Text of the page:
Learn how e-commerce merchants can fight fraud using a type of data analytics called group analysis.
E-commerce fraud has always been a problem, and the solution has always been to screen orders using the most powerful tools available. Now, however, order screening alone may no longer be enough to protect merchants. Organized criminals are increasingly committing fraud without triggering flags during order screening. That's bad news, but a type of data analytics called group analysis can help merchants fight this new threat.
How most online merchants tackle fraud
Card not present (CNP) fraud is a huge problem for the e-commerce industry. It's also a problem that's getting worse, with losses projected to reach $130 billion by 2023. Because placing orders with stolen data is how criminals usually commit CNP fraud, it's logical that merchants and fraud prevention solutions focus on screening orders rigorously.
A typical order is screened for matches between cardholder name, card number, CVV, and billing and shipping addresses. It's likely also compared to the customer's order history, geolocation data for the device they're using to place the order and perhaps behavioral biometrics like how they use their keyboard or mobile touchscreen. If any of these elements don't seem right, the order may be automatically rejected or sent to an analyst for manual review.
A lot of technology and expertise goes into screening each order for fraud, and that's a good thing for merchants because it protects them from the most straightforward type of CNP fraud. However, organized fraudsters know about all the resources that go into stopping fraudulent orders and they're always looking for ways to get around those barriers. Sometimes, they find ways to commit fraud that evade order screening, but which would be obvious if anyone were looking for larger patterns among the orders.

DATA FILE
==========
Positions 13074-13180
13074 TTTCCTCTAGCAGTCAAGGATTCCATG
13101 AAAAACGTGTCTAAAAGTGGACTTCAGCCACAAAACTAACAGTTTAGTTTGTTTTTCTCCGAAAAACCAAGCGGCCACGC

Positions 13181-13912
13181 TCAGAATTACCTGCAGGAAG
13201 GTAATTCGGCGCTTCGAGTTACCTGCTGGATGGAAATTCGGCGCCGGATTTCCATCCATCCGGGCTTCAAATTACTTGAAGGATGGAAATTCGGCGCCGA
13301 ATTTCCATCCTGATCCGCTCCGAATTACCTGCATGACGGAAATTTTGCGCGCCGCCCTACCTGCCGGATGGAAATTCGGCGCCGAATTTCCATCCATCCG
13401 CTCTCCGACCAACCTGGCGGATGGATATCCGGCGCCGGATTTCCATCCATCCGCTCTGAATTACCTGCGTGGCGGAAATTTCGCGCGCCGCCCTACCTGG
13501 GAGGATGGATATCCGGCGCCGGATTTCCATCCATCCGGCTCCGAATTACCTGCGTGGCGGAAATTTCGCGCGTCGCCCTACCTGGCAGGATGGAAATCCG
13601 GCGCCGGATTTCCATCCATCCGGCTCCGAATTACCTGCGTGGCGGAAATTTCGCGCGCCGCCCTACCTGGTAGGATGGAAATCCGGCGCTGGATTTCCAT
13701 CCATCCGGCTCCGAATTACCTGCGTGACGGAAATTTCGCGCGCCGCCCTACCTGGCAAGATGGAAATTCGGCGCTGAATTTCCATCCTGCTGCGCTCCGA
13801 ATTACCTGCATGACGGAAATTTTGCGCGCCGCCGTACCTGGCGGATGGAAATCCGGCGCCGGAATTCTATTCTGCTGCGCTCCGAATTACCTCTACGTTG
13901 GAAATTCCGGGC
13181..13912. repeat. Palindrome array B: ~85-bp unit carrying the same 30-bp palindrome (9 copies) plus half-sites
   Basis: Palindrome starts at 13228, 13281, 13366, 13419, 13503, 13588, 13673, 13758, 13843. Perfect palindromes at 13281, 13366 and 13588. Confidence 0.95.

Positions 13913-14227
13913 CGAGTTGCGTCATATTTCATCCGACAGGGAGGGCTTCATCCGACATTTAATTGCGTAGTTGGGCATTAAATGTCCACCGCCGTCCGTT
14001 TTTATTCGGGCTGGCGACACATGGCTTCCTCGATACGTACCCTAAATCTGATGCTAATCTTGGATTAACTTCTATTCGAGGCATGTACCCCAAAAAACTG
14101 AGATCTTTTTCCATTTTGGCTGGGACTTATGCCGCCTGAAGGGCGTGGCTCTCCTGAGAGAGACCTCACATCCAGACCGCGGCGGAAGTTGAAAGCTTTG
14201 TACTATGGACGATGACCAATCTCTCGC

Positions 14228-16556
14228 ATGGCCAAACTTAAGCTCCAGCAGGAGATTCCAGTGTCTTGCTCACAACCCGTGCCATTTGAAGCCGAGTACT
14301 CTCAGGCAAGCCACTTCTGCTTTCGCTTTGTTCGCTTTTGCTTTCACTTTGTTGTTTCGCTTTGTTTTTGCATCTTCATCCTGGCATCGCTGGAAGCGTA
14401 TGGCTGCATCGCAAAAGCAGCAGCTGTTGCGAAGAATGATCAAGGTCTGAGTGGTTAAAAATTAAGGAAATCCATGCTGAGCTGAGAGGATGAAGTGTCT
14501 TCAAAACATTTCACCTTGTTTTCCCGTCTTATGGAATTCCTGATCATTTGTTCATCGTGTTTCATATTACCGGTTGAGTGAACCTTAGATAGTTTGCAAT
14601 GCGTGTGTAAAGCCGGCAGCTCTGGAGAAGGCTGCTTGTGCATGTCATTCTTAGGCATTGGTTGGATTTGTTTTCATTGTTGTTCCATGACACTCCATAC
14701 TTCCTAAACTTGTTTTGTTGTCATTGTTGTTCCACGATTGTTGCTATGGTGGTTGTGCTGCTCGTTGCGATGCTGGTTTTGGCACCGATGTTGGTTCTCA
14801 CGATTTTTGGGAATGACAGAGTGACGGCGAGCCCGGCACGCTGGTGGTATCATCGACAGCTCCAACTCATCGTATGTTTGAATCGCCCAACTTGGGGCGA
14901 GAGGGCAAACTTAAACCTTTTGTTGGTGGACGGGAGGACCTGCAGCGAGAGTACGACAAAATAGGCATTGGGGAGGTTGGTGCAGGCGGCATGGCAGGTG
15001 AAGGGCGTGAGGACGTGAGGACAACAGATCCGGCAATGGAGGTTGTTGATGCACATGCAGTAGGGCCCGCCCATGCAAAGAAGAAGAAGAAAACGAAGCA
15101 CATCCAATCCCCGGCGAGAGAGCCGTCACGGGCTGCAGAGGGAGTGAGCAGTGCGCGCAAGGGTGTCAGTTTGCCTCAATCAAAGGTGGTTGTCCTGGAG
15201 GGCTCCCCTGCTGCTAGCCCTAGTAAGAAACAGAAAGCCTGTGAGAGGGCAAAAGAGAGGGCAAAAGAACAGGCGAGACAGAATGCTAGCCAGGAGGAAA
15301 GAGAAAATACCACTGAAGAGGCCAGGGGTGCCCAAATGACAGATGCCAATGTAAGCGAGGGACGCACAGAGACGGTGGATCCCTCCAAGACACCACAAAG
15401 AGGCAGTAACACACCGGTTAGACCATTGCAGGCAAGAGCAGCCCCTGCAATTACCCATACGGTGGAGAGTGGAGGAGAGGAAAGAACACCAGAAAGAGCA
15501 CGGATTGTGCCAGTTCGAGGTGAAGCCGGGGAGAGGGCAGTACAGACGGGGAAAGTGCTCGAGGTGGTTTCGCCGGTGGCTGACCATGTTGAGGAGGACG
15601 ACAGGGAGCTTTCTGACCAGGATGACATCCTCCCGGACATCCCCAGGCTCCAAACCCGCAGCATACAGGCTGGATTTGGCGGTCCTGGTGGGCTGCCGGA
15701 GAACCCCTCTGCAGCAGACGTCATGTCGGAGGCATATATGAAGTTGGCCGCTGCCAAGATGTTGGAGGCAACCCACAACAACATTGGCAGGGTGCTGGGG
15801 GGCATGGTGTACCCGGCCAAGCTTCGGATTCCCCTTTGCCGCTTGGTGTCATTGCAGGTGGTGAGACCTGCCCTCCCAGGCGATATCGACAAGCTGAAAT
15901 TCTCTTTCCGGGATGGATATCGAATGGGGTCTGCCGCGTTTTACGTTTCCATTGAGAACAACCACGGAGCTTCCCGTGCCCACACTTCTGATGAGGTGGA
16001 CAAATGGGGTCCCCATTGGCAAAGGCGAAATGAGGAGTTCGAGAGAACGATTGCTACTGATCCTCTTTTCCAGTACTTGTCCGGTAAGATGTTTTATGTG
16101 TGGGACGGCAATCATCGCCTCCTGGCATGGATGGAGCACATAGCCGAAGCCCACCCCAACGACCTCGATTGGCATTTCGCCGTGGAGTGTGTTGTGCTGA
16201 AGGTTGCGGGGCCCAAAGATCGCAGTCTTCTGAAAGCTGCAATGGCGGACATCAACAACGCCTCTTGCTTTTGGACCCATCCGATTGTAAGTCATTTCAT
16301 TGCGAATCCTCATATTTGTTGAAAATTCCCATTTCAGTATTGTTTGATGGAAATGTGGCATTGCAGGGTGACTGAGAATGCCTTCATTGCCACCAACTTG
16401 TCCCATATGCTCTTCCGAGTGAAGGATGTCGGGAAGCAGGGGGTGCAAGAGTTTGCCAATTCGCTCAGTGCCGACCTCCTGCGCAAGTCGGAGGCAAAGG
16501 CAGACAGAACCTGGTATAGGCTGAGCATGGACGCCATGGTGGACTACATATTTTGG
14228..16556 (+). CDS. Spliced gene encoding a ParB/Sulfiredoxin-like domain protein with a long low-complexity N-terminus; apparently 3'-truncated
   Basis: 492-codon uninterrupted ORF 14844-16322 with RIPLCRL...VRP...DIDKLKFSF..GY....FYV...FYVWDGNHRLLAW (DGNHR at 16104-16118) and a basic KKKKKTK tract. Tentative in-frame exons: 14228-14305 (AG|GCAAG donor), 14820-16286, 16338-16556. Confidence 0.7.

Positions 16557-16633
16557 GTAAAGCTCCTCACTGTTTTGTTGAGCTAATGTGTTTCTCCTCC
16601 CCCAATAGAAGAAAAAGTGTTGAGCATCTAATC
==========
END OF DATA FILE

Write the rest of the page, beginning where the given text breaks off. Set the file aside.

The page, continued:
What merchants can miss when they focus only on order screening
Coordinated fraud attacks happen when criminals find ways to work around the transaction screening process. For example, a fraudster might use stolen credit card data to order a big TV for resale. Instead of having the TV shipped to their own address or to one of their fellow criminals, they use the shipping address that's already associated with the credit card. By using the victim's shipping information, the criminal avoids raising flags during order screening, and their order is approved.
The TV never makes it to the victim's address, though. Instead, the fraudster calls the merchant's customer service line and says they need to change the delivery address. Unless the merchant screens the order data again or has a policy against post-purchase shipping changes, the criminal can reroute the TV to the new address without tripping the merchant's fraud alarms.
The fraudster may have another option as well – calling the shipping company directly and asking them to reroute the package. This avoids fraud screening and leaves the merchant completely out of the loop, just in case they might have become suspicious.
A criminal working for a larger e-commerce fraud organization – and yes, they exist and operate like businesses – might simply contact a fellow fraud ring member working for the shipping company to have them divert the package, with no official record of a change request.
These approaches might seem like overkill for a single transaction like our hypothetical stolen TV. That's why organized fraud rings use these tactics at scale. That's bad news for merchants because while one fraudulent order can result in a chargeback and lost product, dozens or hundreds of fraudulent transactions that bypass order screening can devastate a business. And if merchants are focused only on order screening, they won't see the coordinated fraud attack until it's too late.